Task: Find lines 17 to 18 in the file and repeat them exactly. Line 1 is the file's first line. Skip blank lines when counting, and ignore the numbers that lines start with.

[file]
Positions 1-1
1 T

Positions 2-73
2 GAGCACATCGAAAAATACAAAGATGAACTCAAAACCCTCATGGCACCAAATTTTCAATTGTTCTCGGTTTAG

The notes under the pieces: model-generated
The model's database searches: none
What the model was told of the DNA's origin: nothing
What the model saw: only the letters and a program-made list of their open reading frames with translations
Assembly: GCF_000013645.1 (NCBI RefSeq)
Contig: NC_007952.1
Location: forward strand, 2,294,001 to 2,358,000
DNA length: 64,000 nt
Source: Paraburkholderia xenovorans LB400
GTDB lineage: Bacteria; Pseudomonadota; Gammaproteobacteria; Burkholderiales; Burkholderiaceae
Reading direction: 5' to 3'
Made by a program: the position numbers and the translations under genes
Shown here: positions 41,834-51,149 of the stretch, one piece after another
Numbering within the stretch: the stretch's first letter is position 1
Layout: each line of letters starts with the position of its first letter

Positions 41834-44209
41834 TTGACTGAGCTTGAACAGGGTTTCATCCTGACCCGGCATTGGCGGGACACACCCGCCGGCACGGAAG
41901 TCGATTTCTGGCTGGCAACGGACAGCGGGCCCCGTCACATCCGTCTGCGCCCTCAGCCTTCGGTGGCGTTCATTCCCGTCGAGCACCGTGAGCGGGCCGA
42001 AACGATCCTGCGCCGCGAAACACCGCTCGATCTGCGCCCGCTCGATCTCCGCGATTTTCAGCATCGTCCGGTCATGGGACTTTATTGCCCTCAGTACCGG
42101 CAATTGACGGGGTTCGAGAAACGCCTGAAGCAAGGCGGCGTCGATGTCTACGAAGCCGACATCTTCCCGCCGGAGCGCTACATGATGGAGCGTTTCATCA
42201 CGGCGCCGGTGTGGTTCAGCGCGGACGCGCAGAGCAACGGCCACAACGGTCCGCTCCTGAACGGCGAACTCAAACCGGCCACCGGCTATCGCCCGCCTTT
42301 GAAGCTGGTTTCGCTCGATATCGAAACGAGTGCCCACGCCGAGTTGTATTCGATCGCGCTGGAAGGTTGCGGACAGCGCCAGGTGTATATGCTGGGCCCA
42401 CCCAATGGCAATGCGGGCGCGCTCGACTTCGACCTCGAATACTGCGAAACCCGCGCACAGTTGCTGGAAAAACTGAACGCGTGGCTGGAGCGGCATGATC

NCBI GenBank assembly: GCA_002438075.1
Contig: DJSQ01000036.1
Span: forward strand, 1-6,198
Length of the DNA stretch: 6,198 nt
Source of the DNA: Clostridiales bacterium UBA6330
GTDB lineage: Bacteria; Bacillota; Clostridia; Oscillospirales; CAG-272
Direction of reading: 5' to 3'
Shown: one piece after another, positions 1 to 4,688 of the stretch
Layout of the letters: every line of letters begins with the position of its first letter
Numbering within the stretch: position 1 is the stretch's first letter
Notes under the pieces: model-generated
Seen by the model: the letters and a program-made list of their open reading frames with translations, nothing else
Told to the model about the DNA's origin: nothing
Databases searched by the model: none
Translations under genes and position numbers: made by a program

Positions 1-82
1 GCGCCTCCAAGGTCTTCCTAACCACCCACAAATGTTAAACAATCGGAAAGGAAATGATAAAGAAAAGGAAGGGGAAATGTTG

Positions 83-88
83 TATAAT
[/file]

Shown here: positions 41,834-51,149 of the stretch, one piece after another
Numbering within the stretch: the stretch's first letter is position 1